The world of work is changing, no doubt. These changes come with each new decade: the increasing competitiveness of other countries; outsourcing of operations; generational and diversity shifts in the workplace, AI and the rate of technological change.
Work will become less routine: Employees will work more in teams–many on an ad hoc basis. Individual work will decrease. Individuals who barely know each other will have to work together in the virtual domain. Informal groups of people outside the direct control of a company will impact its success or failure. How Social media has changed marketing is just the tip of the iceberg. Work processes will become highly informal with a light-handed approach to collecting information becoming the norm.
Organizations will need managers and employees with change management, innovation, communication, and strategic thinking skills. People skills are of course essential for business enterprise as informal and ad hoc collaboration will become the norm. Organisations that enable people to find work that works for them will thrive.
- The end of the standard working week
A four-day working week or a flexible workspace with time-saving automation technology and restructuring of working calendars in a way that respects work-life balance will become commonplace.
‘Organisations need to trust that people can and will get their work done from anywhere’– TARA LEVINS
- Universal basic income
The Finnish government piloted a project where 2,000 unemployed people were given a set basic income of €560 per month for two years. Will that be a possibility for the entire globe?
- A permanent state of overwork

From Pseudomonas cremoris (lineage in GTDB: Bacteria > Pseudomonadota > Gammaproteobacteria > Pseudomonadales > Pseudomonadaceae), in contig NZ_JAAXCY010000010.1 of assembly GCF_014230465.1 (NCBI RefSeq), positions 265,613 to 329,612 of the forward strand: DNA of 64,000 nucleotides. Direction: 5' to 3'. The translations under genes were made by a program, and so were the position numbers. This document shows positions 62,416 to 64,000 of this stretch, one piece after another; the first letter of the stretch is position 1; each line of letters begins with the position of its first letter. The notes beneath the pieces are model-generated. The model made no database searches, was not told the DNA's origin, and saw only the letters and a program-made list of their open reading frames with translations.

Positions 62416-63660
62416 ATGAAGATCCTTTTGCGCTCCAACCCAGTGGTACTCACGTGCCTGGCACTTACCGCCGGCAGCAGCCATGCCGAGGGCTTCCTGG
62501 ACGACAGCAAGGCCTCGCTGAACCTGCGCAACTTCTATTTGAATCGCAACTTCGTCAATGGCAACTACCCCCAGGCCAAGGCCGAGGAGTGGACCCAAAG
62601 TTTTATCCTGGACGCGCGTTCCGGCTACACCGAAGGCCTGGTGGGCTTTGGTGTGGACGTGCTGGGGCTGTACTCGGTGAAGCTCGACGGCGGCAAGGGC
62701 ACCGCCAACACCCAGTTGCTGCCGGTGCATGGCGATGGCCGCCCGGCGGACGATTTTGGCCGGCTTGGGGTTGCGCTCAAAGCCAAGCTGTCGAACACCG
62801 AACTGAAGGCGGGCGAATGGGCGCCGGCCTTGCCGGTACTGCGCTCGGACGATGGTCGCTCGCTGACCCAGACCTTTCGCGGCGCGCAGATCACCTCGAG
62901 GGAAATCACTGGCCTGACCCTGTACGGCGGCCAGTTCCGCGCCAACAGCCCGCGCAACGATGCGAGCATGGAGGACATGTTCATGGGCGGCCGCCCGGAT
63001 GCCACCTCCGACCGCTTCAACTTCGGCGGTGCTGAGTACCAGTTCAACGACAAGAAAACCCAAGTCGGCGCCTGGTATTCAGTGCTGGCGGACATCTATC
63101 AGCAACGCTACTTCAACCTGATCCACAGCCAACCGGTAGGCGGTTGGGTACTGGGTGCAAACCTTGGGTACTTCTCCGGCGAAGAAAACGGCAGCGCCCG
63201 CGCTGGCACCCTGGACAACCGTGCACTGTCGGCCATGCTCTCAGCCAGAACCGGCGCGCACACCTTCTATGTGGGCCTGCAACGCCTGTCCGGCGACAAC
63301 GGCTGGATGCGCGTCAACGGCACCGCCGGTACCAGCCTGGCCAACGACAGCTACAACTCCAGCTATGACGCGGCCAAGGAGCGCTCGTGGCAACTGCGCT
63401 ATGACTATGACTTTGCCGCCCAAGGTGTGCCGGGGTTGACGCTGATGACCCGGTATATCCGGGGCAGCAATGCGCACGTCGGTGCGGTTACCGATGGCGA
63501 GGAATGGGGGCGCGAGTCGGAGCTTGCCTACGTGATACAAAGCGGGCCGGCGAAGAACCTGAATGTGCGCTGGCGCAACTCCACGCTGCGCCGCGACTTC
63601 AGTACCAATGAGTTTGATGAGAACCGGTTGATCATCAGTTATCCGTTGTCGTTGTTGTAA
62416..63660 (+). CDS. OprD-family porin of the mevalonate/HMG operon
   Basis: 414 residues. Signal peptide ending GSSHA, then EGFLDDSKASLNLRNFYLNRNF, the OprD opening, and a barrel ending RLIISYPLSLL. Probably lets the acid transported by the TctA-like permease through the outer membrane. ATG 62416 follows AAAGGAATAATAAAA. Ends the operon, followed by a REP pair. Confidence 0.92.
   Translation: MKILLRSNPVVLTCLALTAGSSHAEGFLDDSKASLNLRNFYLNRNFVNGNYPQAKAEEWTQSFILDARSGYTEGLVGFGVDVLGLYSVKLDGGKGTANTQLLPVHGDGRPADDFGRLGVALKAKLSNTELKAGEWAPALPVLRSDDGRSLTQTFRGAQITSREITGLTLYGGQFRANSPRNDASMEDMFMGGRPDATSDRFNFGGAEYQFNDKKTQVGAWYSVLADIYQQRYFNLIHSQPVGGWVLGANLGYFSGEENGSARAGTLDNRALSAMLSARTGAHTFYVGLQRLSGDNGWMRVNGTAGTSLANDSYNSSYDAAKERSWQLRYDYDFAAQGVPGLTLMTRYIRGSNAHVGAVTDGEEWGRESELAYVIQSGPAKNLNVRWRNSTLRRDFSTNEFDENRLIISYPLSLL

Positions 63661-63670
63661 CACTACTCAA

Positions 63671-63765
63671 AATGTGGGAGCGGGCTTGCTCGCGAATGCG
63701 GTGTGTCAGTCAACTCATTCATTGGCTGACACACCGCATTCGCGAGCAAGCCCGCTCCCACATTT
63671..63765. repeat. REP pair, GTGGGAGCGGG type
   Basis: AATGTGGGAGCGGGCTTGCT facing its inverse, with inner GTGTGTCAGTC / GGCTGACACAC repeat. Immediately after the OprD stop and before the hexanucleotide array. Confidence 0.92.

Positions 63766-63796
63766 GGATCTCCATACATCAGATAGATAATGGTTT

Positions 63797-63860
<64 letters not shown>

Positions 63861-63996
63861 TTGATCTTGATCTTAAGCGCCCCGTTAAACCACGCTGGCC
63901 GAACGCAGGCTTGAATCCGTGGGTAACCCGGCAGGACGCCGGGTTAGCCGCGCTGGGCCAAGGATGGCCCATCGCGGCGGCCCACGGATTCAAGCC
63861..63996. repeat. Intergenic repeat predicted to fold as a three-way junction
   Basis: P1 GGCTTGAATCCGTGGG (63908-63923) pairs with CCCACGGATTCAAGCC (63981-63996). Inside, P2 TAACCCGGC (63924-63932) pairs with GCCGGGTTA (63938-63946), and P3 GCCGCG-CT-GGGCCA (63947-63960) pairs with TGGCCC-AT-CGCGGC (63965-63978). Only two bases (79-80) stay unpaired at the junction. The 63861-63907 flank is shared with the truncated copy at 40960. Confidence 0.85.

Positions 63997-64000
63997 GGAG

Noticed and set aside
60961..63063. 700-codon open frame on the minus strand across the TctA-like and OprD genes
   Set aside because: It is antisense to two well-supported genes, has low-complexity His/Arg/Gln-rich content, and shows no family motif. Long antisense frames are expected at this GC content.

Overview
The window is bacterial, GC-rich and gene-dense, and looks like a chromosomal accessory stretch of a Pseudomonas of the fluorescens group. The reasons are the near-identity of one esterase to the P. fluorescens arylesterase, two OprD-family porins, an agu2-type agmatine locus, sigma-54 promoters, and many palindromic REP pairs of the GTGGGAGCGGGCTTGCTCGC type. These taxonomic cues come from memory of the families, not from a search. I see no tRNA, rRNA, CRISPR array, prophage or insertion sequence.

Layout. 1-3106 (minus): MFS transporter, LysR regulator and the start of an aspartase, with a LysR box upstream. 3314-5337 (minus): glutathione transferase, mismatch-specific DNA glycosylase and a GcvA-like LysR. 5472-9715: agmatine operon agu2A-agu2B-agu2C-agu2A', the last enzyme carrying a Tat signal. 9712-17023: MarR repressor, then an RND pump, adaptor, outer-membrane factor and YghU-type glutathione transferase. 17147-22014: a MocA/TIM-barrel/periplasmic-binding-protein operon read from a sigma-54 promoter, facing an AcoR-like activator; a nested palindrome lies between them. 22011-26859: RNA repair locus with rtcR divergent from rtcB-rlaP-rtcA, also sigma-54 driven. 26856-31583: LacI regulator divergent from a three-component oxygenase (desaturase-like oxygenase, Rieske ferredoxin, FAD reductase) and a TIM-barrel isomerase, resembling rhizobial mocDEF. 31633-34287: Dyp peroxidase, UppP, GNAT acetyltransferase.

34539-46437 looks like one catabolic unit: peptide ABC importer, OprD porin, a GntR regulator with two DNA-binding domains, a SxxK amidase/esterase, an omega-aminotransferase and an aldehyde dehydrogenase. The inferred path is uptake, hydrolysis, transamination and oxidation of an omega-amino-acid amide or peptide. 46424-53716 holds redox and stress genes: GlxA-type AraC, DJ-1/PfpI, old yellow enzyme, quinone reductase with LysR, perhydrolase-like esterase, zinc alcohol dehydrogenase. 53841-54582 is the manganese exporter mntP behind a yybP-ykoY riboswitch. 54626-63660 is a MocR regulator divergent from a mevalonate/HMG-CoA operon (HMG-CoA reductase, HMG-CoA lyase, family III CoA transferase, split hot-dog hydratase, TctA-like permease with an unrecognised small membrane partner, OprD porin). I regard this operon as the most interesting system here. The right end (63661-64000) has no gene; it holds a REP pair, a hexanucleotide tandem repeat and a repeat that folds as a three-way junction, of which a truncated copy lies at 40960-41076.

You may not yet be familiar with karōshi, the Japanese term for death by overwork. The very technologies we’ve introduced to allow for flexibility in the workplace have also blurred the lines between working and personal lives, making it harder to strike a balance between the two. Disentangling yourself from ‘work mode’ when you are technically always a few clicks away is difficult, but being perennially ‘on call’ can leave your body in a state of persistent, heightened stress.
- Honesty and transparency
The clarion call for equality is revving up. Governments such as the UK now demand that companies of a certain size report their gender pay gap data so that this insidious problem can be tackled. Some companies are even coming clean of their own will.
Aside from the diversity and inclusion reforms that require honesty and transparency in their foundation, there are workforce demands for an employer of integrity.
- Biohacking for productivity
In a PwC report exploring work-life scenarios in 2030, one projection sees the trend of chemically enhanced productivity already seen in Silicon Valley becoming a global workplace norm. In fact, among thousands surveyed, 70pc would consider using treatments to enhance their brain and body for improved employment prospects. Workers at the vanguard of this trend are taking nootropics, implanting RFID chips in their bodies and micro dosing with psychedelics such as LSD on the promise of improved focus and creativity.
- Learning for life
The idea of a human-machine collaborative workforce seems inevitable.
“Of the 14,000 employees we surveyed around the world, 67pc of workers consider it important to develop skills to be able to work with intelligent machines in the next three to five years. Organisations need to invest in reskilling their workers and give them the opportunities to engage with the new technology.
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